Define intelligence as it relates to cognitive psychology.  

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The concept of "intelligence" does not have one official definition under the parameters of cognitive psychology. Extensive research in the area continues to bring up new discoveries about neural processes that, as a result, open the door to even more theoretical inquiry about what exactly intelligence is.

As a result, a myriad of theories of intelligence and learning are used as foundations upon which scientific investigations are built, keeping in mind that as the word "theory" implies, constructs are bound to change at any moment when new discoveries are made.

We can go back to the 1880's when two reputable researchers proposed two separate definitions for intelligence. C.Spearman's "G-Factor" theory deems intelligence as a "generalized= G" ability to acquire information and apply it. Using quantitative and purely standardized methods, Spearman concluded that people who "are born with" this general ability will always perform better than those who are not. Notice that there is no mention of specific skills or strengths; in this theory, intelligence is merely a universal and generic ability.

The generalized concept of intelligence fell apart shortly after the G Factor theory, when more tests were applied to individuals where the specific skills that Spearman missed to test were included. This is one of the first instances where "intelligence" is analyzed under a multidimensional scope, and where  personal inclination, motivation, and inherent skills are considered.  As of 1935, the PMA (Primary Mental Ability) hypothesis was proposed by Thurstone. This PMA model is like a prototype hypothesis that precedes Garner's Multiple Intelligence theory. Both, the PMA and the MI theories concede that individuals do not have a "general" and equal learning ability, but that skills are unique to each person. In the PMA, the basic skills that are tested to obtain data are the same ones we see in the WAIS and Stanford-Binet IQ tests:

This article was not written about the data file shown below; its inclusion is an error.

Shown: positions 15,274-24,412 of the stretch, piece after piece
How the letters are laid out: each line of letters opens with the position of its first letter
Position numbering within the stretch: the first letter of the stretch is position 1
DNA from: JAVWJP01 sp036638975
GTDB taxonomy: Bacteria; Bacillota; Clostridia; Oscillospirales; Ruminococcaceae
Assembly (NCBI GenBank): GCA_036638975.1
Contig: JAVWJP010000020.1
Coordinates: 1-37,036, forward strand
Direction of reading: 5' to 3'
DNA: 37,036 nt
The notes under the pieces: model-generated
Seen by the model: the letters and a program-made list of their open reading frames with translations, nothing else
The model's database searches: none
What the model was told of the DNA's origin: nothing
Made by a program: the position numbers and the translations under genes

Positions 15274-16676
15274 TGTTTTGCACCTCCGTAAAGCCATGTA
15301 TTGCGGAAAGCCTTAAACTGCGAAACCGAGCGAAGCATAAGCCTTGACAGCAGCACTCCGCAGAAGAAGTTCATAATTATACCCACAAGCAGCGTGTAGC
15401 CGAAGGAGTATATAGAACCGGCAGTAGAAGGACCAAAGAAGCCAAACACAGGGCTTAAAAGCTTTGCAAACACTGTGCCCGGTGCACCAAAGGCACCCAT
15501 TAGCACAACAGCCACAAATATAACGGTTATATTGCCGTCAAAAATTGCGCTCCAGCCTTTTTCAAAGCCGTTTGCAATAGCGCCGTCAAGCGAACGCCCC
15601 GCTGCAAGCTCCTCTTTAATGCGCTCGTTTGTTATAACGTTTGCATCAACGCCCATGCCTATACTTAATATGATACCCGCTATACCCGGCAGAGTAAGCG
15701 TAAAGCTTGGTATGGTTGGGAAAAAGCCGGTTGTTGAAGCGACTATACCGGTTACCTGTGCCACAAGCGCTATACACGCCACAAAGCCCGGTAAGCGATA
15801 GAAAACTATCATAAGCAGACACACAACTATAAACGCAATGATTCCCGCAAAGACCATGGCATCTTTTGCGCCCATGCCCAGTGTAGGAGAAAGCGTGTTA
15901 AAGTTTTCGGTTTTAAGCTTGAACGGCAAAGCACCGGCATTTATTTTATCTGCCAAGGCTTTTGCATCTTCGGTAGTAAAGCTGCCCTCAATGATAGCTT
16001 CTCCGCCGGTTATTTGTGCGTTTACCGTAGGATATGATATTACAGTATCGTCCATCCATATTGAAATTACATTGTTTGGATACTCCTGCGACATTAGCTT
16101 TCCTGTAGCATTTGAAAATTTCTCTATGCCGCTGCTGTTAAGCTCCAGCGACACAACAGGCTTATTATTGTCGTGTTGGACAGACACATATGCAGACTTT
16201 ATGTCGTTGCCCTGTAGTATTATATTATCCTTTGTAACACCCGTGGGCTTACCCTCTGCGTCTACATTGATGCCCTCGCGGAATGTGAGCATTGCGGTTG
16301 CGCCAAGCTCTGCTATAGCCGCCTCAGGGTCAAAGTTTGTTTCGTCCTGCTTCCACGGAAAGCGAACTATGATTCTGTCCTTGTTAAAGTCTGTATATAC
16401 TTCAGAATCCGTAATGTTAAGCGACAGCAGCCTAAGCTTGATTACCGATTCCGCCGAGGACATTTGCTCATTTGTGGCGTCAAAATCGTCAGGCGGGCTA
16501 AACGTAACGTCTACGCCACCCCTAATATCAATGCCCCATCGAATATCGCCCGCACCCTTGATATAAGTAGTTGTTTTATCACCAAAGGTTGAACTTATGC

• comprehension/reasoning
  • association
  • spatial visualization
  • numeral ability
  • word fluency.

Years later, Sternberg (1985), defined intelligence as

 a mental activity directed toward purposive adaptation, tp selection and shaping of, real-world environments relevant to one’s life

This defines intelligence as a cognitive, survival skill which is to be applied to social scenarios in the form of basic problem solving, deductive thinking, and critical thinking. For this reason, Sternberg developed the triarchic model of intelligence where the basic premise is that learning must go through three cognitive applications: a) Analysis,  b) creativity and, c) practice. This is where the word "KUD" comes from in cognitive learning: Knowing, Understanding, and Doing are the basic three components of intelligence that build up schema.

The most recent and accepted theory is Howard Gardner's Multiple Intelligence theory, which contends that there are anywhere from 8-13 different ability areas within the human brain which makes some perform better than others in specific tasks. Some of these intelligences (a full list of them is nearly everywhere in the internet) include intrapersonal, interpersonal, musical, verbal, and kinesthetic intelligences.

As you can see not one of these theories adjudicates universality, nor a universal meaning to the concept of "intelligence". Intelligence is a composite of what is learned and how it is applied effectively.

Approved by eNotes Editorial Team
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